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With what a tender and impassioned voice
It fills the nice and delicate ear of thought,
When the fast-ushering star of morning comes
O'er-riding the gray hills with golden scarf ;
Or when the cowled and dusky-sandaled Eve,
In mourning weeds, from out the western gate,
Departs with silent pace! That spirit moves
In the green valley, where the silver brook,
From its full laver, pours the white cascade;
And, babbling low amid the tangled woods,
Slips down through moss-grown stones with endless laughter.
And frequent, on the everlasting hills,
Its feet go forth, when it doth wrap itself
In all the dark embroidery of the storm,
And shouts the stern, strong wind. And here, amid
The silent majesty of these deep woods,
Its presence shall uplift thy thoughts from earth,
As to the sunshine and the pure bright air
Their tops the green trees lift. Hence gifted bards
Have ever loved the calm and quiet shades.
For them there was an eloquent voice in all
The sylvan pomp of woods, the golden sun,
The flowers, the leaves, the river on its way,
Blue skies, and silver clouds, and gentle winds,--
The swelling upland, where the sidelong sun
Aslant the wooded slope, at evening, goes,-
Groves, through whose broken roof the sky looks in,
Mountain, and shattered cliff, and sunny vale,
The distant lake, fountains,--and mighty trees,
In many a lazy syllable, repeating
Their old poetic legends to the wind.

And this is the sweet spirit that doth fill
The world; and, in these wayward days of youth,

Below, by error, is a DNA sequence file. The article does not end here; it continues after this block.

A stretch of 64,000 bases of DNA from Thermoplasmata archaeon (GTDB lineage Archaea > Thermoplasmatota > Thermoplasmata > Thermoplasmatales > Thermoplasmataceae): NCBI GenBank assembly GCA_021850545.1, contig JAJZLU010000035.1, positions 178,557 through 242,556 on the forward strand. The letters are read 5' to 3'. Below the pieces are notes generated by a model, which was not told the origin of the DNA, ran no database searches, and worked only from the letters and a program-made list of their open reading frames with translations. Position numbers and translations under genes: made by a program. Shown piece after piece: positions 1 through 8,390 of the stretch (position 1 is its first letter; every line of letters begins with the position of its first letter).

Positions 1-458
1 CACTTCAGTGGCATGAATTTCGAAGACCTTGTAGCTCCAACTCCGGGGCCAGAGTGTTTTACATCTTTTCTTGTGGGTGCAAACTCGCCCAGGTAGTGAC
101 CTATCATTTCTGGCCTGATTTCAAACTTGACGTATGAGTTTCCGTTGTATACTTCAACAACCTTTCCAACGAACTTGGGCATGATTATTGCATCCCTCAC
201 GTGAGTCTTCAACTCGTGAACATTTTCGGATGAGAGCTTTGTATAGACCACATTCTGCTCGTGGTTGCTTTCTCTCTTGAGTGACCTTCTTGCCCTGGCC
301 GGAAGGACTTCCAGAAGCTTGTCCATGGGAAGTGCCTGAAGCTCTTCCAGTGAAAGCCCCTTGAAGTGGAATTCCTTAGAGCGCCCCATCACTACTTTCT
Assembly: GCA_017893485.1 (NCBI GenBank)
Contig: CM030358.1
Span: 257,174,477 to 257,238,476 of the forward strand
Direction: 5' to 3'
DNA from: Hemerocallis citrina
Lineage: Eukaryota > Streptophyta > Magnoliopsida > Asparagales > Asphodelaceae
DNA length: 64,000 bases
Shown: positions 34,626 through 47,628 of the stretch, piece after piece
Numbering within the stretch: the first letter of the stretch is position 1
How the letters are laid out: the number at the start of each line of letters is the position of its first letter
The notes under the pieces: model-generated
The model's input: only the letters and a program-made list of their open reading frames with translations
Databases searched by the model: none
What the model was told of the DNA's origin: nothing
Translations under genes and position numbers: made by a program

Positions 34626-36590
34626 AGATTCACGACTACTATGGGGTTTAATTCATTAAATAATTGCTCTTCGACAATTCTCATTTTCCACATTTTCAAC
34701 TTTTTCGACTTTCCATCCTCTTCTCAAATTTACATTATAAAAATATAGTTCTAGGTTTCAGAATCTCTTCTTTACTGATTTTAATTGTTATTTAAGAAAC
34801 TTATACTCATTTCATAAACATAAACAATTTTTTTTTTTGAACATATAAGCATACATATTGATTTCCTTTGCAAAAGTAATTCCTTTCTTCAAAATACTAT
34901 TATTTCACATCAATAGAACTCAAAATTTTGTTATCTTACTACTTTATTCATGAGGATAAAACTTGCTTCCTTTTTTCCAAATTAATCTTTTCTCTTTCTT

My busy fancy oft embodies it,
As a bright image of the light and beauty
That dwell in nature,-of the heavenly forms
We worship in our dreams, and the soft hues
That stain the wild bird's wing, and flush the clouds
When the sun sets. Within her eye
The heaven of April, with its changing light,
And when it wears the blue of May, is hung,
And on her lip the rich, red rose. Her hair
Is like the summer tresses of the trees,
When twilight makes them brown, and on her cheek
Blushes the richness of an autumn sky,
With ever-shifting beauty. Then her breath,
It is so like the gentle air of spring,
As, from the morning's dewy Howers, it comes
Full of their fragrance, that it is a joy
To have it round us, and her silver voice
Is the rich music of a summer bird,
Heard in the still night, with its passionate cadence.

BURIAL OF THE MINNISINK.

On sunny slope and beechen swell
The shadowed light of evening fell;
And, where the maple's leaf was brown,
With soft and silent lapse came down
The glory, that the wood receives
At sunset in its brazen leaves.

Far upward in the mellow light Rose the blue hills. One cloud of white, Around a far uplifted cone, In the warm blush of evening shone; An image of the silver lakes, By which the Indian's soul awakes.

But soon a funeral hymn was heard
Where the soft breath of evening stirred
The tall, gray forest; and a band
Of stern in heart, and strong in hand,
Came winding down beside the wave,
To lay the red chief in his grave.

They sang, that by his native bowers
He stood, in the last moon of flowers,
And thirsty snows had not yet shed
Their glory on the warrior's head;
But, as the summer fruit decays,
So died he in those naked days.

A dark cloak of the roebuck's skin
Covered the warrior, and within
Its heavy folds the weapons, made
For the hard toils of war, were laid ;
The cuirass woven of plaited reeds,
And the broad belt of shells and beads.

Before, a dark-haired virgin train
Chanted the death-dirge of the slain;
Behind, the long procession came
Of hoary men and chiefs of fame,
With heavy hearts and eyes of grief,
Leading the war-horse of their chief.

Stripped of his proud and martial dress, Uncurbed, unreined, and riderless, With darting eye, and nostril spread, And heavy and impatient tread, He came; and oft that eye so proud Asked for his rider in the crowd.